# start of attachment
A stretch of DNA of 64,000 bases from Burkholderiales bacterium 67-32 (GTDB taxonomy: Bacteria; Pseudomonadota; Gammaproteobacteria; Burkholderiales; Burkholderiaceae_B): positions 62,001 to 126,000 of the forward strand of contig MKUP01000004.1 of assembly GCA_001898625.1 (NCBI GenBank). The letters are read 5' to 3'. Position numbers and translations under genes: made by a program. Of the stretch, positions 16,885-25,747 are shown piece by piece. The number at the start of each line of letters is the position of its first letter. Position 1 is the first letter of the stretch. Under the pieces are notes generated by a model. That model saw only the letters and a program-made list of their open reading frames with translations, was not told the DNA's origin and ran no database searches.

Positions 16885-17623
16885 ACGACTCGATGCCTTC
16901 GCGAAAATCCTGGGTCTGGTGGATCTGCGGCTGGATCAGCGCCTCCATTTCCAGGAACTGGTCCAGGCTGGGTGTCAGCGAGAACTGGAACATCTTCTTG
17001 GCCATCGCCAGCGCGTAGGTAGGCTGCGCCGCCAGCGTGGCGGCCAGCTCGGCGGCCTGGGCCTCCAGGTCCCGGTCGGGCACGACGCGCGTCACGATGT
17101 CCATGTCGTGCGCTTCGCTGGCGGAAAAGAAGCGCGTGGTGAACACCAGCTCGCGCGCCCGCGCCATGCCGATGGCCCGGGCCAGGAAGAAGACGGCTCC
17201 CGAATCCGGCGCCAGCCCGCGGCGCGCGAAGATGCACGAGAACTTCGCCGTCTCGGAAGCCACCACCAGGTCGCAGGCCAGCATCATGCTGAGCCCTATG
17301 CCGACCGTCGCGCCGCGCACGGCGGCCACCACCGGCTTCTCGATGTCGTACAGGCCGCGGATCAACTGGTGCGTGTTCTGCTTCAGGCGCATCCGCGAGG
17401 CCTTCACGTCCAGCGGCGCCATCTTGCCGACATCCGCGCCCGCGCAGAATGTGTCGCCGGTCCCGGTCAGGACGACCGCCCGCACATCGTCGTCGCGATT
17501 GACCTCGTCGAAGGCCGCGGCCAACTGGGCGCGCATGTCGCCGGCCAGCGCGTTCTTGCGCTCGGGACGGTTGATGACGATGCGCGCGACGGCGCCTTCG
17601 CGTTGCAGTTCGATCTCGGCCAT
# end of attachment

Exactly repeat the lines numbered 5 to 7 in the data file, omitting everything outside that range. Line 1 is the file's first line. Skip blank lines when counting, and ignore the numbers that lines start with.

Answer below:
17001 GCCATCGCCAGCGCGTAGGTAGGCTGCGCCGCCAGCGTGGCGGCCAGCTCGGCGGCCTGGGCCTCCAGGTCCCGGTCGGGCACGACGCGCGTCACGATGT
17101 CCATGTCGTGCGCTTCGCTGGCGGAAAAGAAGCGCGTGGTGAACACCAGCTCGCGCGCCCGCGCCATGCCGATGGCCCGGGCCAGGAAGAAGACGGCTCC
17201 CGAATCCGGCGCCAGCCCGCGGCGCGCGAAGATGCACGAGAACTTCGCCGTCTCGGAAGCCACCACCAGGTCGCAGGCCAGCATCATGCTGAGCCCTATG